In many species, though not in mammals, the cervical vertebrae bear ribs.
In the whale the cervical vertebrae are typically fused, an adaptation trading flexibility for stability during swimming.
This includes seemingly unlikely animals such as the giraffe, the camel, and the blue whale, for example.
Birds usually have more cervical vertebrae with most having a highly flexible neck consisting of 13–25 vertebrae.
In all mammals, the thoracic vertebrae are connected to ribs and their bodies differ from the other regional vertebrae due to the presence of facets.
Each vertebra has a facet on each side of the vertebral body, which articulates with the head of a rib.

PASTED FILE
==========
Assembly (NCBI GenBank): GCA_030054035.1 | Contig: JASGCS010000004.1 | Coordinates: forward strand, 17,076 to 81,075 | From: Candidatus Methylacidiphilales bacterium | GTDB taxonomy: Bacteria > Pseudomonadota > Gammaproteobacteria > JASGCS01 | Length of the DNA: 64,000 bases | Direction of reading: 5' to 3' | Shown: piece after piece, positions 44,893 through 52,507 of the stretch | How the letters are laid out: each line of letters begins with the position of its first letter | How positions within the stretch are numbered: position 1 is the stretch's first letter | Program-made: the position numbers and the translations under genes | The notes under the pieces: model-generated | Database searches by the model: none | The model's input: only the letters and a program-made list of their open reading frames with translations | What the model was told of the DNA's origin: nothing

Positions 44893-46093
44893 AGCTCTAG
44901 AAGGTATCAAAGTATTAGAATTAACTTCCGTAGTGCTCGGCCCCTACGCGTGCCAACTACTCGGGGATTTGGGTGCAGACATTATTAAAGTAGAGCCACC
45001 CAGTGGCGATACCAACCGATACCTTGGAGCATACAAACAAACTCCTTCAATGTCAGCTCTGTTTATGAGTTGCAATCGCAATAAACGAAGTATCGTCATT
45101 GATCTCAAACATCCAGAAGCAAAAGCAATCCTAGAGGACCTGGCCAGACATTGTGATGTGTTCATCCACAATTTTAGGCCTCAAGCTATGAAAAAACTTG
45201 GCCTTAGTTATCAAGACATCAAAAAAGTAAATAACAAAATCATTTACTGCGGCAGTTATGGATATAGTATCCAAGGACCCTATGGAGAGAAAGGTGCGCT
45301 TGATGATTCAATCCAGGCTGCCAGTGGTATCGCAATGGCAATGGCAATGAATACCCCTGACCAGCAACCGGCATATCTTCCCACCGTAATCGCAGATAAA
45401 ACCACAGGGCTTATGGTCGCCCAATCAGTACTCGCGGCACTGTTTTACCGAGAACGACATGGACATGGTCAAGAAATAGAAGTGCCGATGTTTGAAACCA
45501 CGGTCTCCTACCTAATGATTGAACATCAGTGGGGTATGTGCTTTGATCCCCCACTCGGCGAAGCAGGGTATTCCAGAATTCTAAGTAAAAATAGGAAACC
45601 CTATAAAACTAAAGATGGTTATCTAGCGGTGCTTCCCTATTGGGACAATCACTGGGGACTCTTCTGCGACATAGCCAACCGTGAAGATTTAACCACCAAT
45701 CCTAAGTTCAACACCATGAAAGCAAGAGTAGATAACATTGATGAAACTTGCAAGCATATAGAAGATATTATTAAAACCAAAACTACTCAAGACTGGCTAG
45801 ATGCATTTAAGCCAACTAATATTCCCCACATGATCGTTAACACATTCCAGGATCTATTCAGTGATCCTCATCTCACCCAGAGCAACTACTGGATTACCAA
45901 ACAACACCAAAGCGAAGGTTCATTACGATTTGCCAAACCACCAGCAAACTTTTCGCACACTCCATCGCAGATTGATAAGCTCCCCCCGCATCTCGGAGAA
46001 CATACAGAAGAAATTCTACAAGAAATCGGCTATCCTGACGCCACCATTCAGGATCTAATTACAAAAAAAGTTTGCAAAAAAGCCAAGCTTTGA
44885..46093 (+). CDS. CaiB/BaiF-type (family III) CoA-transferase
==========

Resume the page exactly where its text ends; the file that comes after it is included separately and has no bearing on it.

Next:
There is also a facet on each of the transverse processes which articulates with the tubercle of a rib.
The number of thoracic vertebrae varies considerably across the species.
In certain sloths there is an extreme number of twenty-five and at the other end only nine in the cetacean.
This reduction in number gives an inability of the lumbar spine to lordose but gives an anatomy that favours vertical climbing, and hanging ability more suited to feeding locations in high-canopied regions.
The bonobo differs by having four lumbar vertebrae.
Caudal vertebrae are the bones that make up the tails of vertebrates.
They range in number from a few to fifty, depending on the length of the animal's tail.
Credits to the contents of this page go to the authors of the corresponding Wikipedia page: en.wikipedia.org/wiki/Vertebra.